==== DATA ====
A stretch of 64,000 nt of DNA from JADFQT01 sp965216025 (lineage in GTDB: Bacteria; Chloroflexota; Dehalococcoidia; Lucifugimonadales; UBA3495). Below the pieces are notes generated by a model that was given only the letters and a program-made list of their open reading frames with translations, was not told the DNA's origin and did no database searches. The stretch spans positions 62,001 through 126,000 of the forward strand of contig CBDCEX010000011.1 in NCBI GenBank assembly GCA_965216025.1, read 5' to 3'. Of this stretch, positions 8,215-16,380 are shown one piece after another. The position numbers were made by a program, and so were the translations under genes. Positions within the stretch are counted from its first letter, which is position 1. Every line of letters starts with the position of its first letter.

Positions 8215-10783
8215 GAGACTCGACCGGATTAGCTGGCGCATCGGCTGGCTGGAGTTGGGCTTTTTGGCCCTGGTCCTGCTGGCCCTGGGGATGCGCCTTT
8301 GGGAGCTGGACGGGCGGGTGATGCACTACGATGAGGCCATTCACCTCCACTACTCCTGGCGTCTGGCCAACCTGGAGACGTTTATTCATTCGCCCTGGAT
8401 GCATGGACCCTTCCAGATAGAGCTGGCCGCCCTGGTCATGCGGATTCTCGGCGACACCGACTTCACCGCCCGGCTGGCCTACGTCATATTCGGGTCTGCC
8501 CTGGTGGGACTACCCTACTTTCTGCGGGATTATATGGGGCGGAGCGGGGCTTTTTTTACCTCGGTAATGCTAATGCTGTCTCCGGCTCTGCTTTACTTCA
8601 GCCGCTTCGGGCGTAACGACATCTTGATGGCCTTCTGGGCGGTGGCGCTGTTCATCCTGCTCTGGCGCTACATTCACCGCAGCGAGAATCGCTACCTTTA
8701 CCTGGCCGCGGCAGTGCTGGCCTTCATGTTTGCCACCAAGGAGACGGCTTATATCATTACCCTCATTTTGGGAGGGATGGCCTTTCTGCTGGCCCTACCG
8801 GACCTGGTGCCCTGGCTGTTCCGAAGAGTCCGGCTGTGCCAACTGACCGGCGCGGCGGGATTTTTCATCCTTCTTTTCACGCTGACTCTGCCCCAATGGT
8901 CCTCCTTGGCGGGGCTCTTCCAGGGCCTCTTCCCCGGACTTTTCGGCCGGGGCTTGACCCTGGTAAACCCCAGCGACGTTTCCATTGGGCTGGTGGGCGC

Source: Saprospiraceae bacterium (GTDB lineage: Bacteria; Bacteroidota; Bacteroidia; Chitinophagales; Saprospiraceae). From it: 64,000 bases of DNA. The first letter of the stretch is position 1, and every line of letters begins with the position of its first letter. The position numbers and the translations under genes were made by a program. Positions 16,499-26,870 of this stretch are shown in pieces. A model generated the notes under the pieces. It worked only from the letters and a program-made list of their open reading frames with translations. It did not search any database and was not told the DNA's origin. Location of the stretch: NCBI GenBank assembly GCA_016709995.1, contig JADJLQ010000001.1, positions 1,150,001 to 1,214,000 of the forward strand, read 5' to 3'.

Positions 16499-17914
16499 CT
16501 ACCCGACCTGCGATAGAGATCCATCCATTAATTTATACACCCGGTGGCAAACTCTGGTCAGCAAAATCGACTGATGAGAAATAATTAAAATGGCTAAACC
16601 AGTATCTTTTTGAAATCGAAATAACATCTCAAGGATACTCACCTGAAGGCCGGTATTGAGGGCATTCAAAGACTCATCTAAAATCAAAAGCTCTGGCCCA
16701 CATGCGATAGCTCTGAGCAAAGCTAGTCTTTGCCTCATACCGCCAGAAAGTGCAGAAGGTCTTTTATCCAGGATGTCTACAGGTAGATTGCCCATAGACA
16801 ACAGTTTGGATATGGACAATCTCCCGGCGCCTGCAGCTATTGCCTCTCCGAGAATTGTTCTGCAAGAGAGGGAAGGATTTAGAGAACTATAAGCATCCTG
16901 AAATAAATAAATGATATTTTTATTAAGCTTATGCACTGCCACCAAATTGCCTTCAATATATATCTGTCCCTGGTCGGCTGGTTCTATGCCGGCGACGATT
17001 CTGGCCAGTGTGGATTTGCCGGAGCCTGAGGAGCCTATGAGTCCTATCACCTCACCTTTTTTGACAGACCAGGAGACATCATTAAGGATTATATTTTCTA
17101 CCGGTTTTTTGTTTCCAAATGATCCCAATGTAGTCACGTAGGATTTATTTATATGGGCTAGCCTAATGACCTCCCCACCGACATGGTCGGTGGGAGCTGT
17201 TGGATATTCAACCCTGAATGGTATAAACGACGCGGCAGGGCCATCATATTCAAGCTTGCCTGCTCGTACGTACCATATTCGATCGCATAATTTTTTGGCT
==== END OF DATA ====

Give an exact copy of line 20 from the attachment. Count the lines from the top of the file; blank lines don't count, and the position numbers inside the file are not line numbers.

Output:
17101 CCGGTTTTTTGTTTCCAAATGATCCCAATGTAGTCACGTAGGATTTATTTATATGGGCTAGCCTAATGACCTCCCCACCGACATGGTCGGTGGGAGCTGT